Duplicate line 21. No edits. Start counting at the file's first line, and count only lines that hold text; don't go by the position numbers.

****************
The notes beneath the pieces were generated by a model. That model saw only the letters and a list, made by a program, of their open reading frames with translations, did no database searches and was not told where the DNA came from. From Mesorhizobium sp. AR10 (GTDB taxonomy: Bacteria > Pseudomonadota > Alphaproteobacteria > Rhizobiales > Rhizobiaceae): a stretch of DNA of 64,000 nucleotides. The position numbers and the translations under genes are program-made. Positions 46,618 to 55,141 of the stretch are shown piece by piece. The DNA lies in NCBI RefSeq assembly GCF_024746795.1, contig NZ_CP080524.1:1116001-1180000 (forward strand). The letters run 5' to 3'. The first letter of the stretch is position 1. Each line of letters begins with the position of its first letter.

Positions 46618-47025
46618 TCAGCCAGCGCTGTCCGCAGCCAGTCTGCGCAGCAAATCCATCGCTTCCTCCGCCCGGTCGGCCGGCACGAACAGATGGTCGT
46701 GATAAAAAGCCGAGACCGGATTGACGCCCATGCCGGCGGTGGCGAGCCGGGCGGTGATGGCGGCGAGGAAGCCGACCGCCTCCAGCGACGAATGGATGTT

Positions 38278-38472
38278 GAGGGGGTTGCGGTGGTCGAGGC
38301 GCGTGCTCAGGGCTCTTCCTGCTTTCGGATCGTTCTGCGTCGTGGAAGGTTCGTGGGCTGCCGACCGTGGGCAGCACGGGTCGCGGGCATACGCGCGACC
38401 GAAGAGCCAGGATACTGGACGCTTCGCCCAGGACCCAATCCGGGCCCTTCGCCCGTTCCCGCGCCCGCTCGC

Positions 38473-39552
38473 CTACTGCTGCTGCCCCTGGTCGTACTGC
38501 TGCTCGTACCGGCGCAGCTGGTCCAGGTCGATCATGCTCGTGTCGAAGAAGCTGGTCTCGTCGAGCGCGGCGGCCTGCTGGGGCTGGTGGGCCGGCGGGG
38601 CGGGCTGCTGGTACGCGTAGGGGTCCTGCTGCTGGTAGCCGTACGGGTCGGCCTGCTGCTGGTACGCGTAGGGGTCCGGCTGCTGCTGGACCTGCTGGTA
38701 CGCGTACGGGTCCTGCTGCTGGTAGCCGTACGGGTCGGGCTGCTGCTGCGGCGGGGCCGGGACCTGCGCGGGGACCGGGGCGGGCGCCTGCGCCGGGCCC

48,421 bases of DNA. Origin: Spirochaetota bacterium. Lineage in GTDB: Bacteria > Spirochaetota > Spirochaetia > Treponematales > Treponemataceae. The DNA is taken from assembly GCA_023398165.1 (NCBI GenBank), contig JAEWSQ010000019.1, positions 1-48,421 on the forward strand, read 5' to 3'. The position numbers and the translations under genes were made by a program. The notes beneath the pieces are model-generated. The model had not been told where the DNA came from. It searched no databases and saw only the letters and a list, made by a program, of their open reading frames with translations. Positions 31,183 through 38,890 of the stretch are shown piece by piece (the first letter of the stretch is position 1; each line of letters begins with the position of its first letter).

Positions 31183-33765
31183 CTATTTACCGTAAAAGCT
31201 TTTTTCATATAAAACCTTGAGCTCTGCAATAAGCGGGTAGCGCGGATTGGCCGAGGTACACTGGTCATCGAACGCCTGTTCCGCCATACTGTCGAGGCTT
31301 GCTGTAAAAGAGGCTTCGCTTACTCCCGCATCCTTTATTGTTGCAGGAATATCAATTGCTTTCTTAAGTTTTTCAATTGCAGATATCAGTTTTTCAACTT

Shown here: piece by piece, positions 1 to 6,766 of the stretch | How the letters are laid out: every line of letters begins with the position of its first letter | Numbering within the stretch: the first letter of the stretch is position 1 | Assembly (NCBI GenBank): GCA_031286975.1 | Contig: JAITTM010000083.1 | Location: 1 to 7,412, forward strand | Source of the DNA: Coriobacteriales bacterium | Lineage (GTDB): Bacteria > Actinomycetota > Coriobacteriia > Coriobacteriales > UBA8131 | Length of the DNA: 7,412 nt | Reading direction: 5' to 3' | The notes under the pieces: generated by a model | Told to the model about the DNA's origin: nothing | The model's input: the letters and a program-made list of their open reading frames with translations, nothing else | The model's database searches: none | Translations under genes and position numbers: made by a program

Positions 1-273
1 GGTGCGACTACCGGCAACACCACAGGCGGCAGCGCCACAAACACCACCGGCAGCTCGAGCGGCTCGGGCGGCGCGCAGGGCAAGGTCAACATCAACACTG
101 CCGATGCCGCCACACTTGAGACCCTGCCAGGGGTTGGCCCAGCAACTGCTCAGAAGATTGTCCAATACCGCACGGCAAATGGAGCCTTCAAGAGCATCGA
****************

1 GGTGCGACTACCGGCAACACCACAGGCGGCAGCGCCACAAACACCACCGGCAGCTCGAGCGGCTCGGGCGGCGCGCAGGGCAAGGTCAACATCAACACTG